Comics are read by boys and created by overgrown boys. That, at least, is the impression you can get from the average comic-shop shelf, where most of the women depicted are Amazonian superheroines with basketball-sized breasts and handkerchief-sized costumes. But the boys’-club image of the industry isn’t the fault of superhero comics alone. This year, the director of France’s Angoulême International Comics Festival stated, “Unfortunately, there are few women in the history of comics art. It’s a reality.”
Not so, according to a new exhibition at the House of Illustration in London. “Comix Creatrix: 100 Women Making Comics” is a joyous, eye-opening display of colour and black-and-white artwork by female graphic novelists from around the world. The obvious greats are represented: Tove Jansson (“The Moomins”), Posy Simmonds (“Gemma Bovery”, “Tamara Drewe”), Marjane Satrapi (“Persepolis”). Rising stars are showcased. But the most startling section is in the exhibition’s first small room, which proves that the “creatrix” was alive and well in the golden age of comics.
There is a Pittsburgh Examiner page by Jackie Ormes, the first African-American woman to have a syndicated newspaper strip in the 1930s. Her signature character – also African-American – is Torchy Brown (detail above), who is described in the strip as “a vibrant, alive girl seeking true love and happiness.” When Torchy isn’t romancing an “earnest, handsome young doctor”, she is helping to expose a chemical plant that has been dumping toxic waste into the local water supply. Beat that, Superman.
Then there is the Catwoman-like “Miss Fury”, whose dynamic adventures were drawn by June Tarpé Mills in the 1940s – not that Mills used her first name. “It would have been a major let-down to the kids,” she wrote, “if they found that the author of such virile and awesome characters was a gal.” Half a century later, of course, publishers advised Joanne Rowling that she should adopt the gender-neutral “J.K.”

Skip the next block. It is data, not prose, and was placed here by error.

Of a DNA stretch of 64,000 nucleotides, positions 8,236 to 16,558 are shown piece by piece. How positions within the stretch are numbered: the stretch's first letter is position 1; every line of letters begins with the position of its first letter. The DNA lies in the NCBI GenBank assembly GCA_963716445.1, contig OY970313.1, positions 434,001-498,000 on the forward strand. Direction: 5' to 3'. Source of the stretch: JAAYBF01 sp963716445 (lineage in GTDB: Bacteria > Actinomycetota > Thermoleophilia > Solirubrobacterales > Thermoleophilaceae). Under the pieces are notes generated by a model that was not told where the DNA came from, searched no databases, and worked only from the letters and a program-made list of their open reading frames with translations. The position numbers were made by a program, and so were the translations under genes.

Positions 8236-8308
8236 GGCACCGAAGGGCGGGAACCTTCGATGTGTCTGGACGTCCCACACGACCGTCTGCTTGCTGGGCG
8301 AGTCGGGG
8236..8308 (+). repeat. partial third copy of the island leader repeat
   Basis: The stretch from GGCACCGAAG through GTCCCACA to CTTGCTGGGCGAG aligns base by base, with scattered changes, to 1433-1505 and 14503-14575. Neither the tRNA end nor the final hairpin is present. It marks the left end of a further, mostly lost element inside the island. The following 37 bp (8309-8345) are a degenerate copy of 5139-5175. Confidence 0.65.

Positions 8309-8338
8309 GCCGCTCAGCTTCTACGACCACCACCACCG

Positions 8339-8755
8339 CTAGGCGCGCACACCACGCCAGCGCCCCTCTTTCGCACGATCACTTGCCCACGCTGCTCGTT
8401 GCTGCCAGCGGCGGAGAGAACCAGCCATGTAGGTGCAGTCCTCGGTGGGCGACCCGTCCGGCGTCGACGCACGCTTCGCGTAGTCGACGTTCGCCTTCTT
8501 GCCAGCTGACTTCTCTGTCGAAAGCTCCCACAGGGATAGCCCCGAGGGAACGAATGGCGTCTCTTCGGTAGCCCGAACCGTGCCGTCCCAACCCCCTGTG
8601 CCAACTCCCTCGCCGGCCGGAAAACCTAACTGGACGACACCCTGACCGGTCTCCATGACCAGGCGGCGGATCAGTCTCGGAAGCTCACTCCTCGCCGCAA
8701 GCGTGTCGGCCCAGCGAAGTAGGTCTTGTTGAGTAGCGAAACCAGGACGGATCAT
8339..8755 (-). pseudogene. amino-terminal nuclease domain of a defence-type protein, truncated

Best of all are the luscious pages by Lily Renée, who fled with her Viennese-Jewish family to New York in the 1930s, and started drawing for the comics publisher Fiction House in the 1940s. Apparently, Renée had never seen a comic before she applied for the job of drawing them, which could be why she seems to be making up her own rules. Instead of sticking to the standard rows of rectangular panels, her “Werewolf Hunter” layouts are intricate patterns of diamonds and circles. She also uses the daring off-kilter angles and stark lighting of film noir, putting her in the company of the medium’s most revered pioneer, Will Eisner. And, like Eisner, she has no qualms about cheering up adolescent males with pictures of leggy bombshells.
The rooms concentrating on more recent artists are almost as revelatory. I didn’t know, for instance, that Laura Howell was the only female cartoonist ever to have worked on the Beano and Viz. (In the latter magazine, she introduced “Sir Benjamin Britten and his Embittered Bittern”.) Nor had I realised that Audrey Niffenegger, best known as the author of “The Time-Traveller’s Wife”, was such an accomplished draughtswoman.
What would an equivalent survey of 100 male comic creators be like? Judging by the exhibitions I’ve been to, men’s comics tend to be more violent, more pretentious and perhaps not as varied: having been sidelined by the mainstream superhero or action traditions, female writer-artists are quicker to go their own way. The “creatrix” also seems to be better at making sociopolitical points without sacrificing accessibility and fun. For example, Kripa Joshi moved from Nepal to New York, where she self-publishes wordless, buoyantly surreal comics about an alter ego named Miss Moti. A reaction to the typical Barbie-shaped superheroine, Miss Moti could be a descendant of the sturdy figures in Picasso’s “Two Women Running on the Beach”. (In Nepali and Hindi, Joshi explains in an accompanying video, moti means both a plump woman and a pearl.) She isn’t happy about being larger than the svelte Ultrawoman. But when Ultrawoman is being mugged, Miss Moti saves the day by jumping on her attacker and flattening him.
This unmissable exhibition squashes preconceptions just as easily.
Comix Creatrix: 100 Women Making Comics House of Illustration, London, to May 15th